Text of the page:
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Earned Brand 2016
Methodology
A Global Study
In field
April 7 – April 25, 2016

13 countries
Online survey conducted in Australia, Brazil,
Canada, China, France, Germany, India, Japan,
Mexico, The Netherlands, Singapore, U.K., and U.S.

13,000 respondents
1,000 per country, nationally representative of age,
gender, and region based on most recent country
census data.

Social listening
In U.S., U.K., Germany, India, and China, we listened
to consumer conversations on social media to assess
the impact of 15 recent cause-related brand campaigns
or actions. The analysis focused on the impact these
campaigns had on consumers’ relationships with
the brands, as well as their personal opinions and
behaviors connected to the cause.

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The Earned Brand has a
world view, a belief system,
a purpose, and a reason for
being that define not just how
it communicates, but how it
behaves in all contexts.

How brands can disrupt
The pace of change in marketing and the marketplace continues to accelerate. Unicorn companies are challenging longestablished brands, and categories are being re-imagined.
Upstarts question the safety of ingredients, the integrity of the
supply chain, and the sanctity of long-held business models.
Consumers have new expectations of brands, with 62 percent
saying they refuse to buy a brand if it fails to meet its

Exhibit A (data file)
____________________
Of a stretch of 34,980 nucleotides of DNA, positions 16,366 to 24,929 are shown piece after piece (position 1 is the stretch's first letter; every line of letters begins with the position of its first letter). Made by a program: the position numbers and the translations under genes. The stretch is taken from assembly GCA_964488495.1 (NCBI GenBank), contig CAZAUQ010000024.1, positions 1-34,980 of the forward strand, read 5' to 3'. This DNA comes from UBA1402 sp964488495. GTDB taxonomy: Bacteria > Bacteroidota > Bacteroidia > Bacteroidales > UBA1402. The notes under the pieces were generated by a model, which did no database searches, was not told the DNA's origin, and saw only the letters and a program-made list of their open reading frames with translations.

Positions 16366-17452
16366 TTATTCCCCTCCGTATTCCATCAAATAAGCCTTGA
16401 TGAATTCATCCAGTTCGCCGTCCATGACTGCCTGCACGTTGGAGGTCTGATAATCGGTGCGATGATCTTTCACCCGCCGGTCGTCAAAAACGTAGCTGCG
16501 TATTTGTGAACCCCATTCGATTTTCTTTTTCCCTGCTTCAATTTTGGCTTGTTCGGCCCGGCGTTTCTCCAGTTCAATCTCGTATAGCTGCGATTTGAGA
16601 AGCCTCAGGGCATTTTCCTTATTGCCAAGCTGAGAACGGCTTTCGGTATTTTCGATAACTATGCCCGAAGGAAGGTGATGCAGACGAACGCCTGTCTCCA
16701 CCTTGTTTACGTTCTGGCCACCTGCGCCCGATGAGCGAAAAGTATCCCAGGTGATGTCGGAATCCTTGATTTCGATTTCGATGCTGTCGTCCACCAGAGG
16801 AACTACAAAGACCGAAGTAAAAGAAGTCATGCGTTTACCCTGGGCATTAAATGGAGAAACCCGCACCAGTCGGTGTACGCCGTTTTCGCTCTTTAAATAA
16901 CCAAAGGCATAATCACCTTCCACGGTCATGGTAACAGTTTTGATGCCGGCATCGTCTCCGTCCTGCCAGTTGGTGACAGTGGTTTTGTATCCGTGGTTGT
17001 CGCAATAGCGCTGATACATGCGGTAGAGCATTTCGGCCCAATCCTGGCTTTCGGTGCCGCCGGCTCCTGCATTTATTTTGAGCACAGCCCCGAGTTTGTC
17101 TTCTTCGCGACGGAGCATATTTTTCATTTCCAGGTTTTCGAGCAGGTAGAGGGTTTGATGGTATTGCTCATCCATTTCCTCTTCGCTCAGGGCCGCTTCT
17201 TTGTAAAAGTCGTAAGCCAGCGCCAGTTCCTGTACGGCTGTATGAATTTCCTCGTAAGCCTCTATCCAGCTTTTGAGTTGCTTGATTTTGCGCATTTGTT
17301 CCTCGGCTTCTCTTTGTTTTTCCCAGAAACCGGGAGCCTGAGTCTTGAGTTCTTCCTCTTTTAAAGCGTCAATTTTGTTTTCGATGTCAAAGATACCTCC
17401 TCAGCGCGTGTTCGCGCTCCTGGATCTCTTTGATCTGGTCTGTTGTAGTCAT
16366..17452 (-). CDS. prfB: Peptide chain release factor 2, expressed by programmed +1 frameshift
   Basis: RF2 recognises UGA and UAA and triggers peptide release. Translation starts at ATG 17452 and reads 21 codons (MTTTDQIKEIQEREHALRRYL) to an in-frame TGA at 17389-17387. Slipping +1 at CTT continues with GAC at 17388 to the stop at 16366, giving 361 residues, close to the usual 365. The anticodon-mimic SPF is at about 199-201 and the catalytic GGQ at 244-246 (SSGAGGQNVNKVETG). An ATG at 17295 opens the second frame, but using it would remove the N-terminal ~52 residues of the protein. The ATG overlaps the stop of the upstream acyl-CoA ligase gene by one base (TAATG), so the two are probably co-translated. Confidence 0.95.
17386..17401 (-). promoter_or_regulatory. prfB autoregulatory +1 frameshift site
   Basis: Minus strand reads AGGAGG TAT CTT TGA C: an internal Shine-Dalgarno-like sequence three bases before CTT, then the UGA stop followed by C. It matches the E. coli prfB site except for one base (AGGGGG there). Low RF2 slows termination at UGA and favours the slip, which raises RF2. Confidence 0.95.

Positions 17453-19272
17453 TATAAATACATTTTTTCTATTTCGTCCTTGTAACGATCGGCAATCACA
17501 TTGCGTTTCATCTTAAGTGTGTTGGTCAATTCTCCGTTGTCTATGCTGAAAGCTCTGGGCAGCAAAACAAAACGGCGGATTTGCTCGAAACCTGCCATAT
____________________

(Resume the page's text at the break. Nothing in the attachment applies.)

obligations to society.
In this context, the 2016 Edelman Earned Brand study identifies and quantifies a new territory for marketers that can augment the classic purchase funnel—where committed consumers themselves will drive new and repeat sales as they advocate
for and defend a brand against these kinds of disruptions.
We asked 13,000 consumers in 13 countries about their relationship with their favorite brand (one they already buy) in one
of 18 categories—from food to financial services—and created
the first-ever measure of the strength of the consumer-brand
relationship. The newly codified Edelman Brand Relationship
Index reveals that the average global relationship strength, by
our measure, is 38 out of a possible 100 points. This suggests
a tremendous, yet-unexplored opportunity for brands to
strengthen their ties with consumers.
Interestingly, the index score is similar across all surveyed
markets (four in Europe, four in North and South America, and
five in Asia, with highest scores in China at 53 and India at 52),
all categories (OTC medicines lowest at 33, cars highest at 43),
and all generations (Matures the lowest at 28, Millennials highest at 44), and gender (Males at 40, higher than females at 36).

Beyond “Involved”
The index confirms that, on average, consumers have reached
what we call the “Involved” stage, but these buyers indicate